Mar 2016 - What is Positive Reinforcement?

The most popular question I am asked is, what is positive reinforcement? People wonder, how on earth will positive reinforcement fix my bad dog? They question its efficiency and effectiveness. I am hoping to put some of these questions to rest.

Scientifically, positive reinforcement is 1 of the 4 quadrants of operant conditioning. Its definition is to add a reward following a desired behavior in order to increase the chance that behavior will happen again. If I won $100 for doing 1 jumping jack, I will very likely do more jumping jacks!

Positive reinforcement is used to teach new behaviors. Focusing on the behaviors we like instead of punishing those we don't is the key to successful use of positive reinforcement. Simply think of what you want your pet to do in a given situation and teach them how to do that. A dog that has learned how to sit after approaching a person and is rewarded with petting is a dog that is far less likely to jump on a person. A dog that is pushed off after jumping up has successfully received attention and has not learned a desirable behavior for future greetings. A barking dog who is rewarded for calm, quiet behaviors is a dog who is more likely to happily cease all barking when asked. A barking dog who is sprayed with a water bottle may learn to fear you, fear water, fear the object in which they are barking at and / or will simply continue to bark in a variety of other circumstances.

Teaching desirable behaviors using positive reinforcement will increase successful long term learning. An animal will be happy and willing to listen because they were strongly rewarded for the behavior during training, which makes behavior reliable.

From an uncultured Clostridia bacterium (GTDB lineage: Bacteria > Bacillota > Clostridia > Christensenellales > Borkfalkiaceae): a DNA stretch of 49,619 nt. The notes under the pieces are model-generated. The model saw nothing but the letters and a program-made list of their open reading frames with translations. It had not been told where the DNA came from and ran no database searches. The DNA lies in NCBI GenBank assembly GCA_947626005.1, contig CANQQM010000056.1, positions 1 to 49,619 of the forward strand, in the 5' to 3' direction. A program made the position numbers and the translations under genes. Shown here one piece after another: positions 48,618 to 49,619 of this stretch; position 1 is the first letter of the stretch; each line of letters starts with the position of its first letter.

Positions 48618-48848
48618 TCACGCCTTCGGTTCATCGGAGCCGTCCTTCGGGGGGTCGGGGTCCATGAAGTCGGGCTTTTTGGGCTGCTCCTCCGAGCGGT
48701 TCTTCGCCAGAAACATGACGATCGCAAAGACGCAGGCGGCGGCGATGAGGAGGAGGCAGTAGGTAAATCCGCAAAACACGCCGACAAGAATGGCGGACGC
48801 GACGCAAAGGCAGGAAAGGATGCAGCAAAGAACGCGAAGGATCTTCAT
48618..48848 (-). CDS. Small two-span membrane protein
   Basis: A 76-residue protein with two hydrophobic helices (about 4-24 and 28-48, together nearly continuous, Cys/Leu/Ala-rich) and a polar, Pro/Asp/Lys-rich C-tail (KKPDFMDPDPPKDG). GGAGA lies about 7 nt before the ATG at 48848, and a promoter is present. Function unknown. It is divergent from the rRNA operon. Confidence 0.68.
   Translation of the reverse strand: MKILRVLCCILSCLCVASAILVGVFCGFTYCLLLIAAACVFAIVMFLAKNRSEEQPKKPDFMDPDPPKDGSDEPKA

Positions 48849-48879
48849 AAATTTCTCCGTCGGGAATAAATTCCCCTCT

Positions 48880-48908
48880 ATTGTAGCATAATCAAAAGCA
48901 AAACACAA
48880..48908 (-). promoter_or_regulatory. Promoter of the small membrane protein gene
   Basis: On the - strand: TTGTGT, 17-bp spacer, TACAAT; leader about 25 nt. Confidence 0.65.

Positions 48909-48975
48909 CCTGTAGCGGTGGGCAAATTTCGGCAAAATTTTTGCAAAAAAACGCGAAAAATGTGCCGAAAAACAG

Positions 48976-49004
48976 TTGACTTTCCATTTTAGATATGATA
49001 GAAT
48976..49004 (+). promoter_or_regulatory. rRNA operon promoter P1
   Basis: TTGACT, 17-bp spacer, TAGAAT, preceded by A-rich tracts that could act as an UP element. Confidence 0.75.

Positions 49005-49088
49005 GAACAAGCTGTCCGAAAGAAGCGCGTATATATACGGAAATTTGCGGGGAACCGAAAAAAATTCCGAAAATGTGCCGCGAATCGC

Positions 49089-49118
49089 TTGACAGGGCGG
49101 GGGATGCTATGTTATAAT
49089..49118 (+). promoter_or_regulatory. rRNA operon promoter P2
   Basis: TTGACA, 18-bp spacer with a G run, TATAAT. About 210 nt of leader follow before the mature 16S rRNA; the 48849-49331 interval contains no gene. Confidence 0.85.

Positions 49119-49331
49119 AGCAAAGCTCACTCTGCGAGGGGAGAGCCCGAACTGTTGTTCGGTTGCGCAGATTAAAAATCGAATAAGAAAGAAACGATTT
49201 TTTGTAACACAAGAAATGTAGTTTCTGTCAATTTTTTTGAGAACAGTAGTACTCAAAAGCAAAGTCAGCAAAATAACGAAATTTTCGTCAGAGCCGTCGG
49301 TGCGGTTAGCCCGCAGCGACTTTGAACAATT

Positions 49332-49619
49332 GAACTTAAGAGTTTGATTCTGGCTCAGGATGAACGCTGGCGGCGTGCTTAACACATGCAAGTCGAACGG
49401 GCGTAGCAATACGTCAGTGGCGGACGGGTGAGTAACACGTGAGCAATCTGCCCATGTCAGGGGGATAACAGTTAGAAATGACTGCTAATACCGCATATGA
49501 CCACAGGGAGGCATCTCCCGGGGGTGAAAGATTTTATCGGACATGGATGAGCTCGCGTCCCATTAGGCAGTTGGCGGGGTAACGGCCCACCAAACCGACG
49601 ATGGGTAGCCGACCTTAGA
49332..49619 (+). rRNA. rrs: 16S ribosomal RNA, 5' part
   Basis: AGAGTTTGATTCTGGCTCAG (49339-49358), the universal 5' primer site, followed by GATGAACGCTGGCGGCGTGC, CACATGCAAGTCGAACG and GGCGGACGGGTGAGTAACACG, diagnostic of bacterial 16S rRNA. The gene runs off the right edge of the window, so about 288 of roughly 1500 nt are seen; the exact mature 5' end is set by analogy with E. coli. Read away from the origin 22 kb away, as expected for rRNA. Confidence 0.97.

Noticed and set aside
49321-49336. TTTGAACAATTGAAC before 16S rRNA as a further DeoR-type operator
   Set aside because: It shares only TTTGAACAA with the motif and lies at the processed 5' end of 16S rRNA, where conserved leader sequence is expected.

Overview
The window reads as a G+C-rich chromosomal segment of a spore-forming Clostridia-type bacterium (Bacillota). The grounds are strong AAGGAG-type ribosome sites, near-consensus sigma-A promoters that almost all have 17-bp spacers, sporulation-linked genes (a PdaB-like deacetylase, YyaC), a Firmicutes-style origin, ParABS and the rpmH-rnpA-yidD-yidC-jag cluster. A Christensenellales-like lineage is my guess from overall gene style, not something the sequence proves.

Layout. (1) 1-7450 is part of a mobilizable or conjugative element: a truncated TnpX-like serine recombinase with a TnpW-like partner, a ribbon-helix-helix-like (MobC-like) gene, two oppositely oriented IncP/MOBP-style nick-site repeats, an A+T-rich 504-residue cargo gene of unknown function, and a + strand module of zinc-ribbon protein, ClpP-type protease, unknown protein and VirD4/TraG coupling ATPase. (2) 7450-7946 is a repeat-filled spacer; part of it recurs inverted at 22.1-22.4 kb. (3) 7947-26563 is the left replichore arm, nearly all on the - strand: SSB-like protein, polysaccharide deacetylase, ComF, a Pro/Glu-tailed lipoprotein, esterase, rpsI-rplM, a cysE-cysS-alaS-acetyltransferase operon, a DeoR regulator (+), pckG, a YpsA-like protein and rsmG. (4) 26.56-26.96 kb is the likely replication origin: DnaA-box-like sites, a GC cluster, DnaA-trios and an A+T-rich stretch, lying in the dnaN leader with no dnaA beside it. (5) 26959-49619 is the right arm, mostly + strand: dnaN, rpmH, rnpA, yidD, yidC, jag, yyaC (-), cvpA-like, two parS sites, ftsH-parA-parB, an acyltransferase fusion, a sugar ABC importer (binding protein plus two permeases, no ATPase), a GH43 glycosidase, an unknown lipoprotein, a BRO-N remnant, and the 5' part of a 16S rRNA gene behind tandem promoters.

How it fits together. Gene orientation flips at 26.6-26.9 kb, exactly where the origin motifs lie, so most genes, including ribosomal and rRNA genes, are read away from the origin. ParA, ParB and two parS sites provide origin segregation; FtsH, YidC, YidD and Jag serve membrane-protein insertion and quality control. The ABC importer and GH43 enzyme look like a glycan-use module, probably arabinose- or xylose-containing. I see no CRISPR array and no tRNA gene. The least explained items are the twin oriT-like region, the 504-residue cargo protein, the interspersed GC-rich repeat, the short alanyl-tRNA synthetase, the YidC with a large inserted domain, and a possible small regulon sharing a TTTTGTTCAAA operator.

Another popular concern is whether or not an animal (or owner!) will become dependent on food using this method of training. In order to achieve successful behaviors (a dog who will sit, a dog who will remain quiet) rewards must be used during training to increase the likelihood behaviors will be repeated. Every repeated behavior is another chance to reinforce the behavior. Once behavior is named or put on "cue" (meaning, the behavior will be performed once a hand signal, verbal or auditory cue, object, or smell is perceived) then treats / food reinforcement is no longer needed. It can be used intermittently as desired to help maintain the performance of the behavior.

There are many things that our beloved dogs find rewarding. These rewards may include food, toys, affection, a good walk, chasing a squirrel, or something else. Any of these things can be used to reinforce good behaviors on a daily basis. Food is often the primary reinforcement as it is small, easily reproduced, and highly desirable.

So if you find yourself experiencing a problem with your dog's behavior, consult with a professional trainer who specifically teaches and trains using positive reinforcement.

Christy Crosson, LVT, KPACTP, K9 Pawsitive Enrichment Training, LLC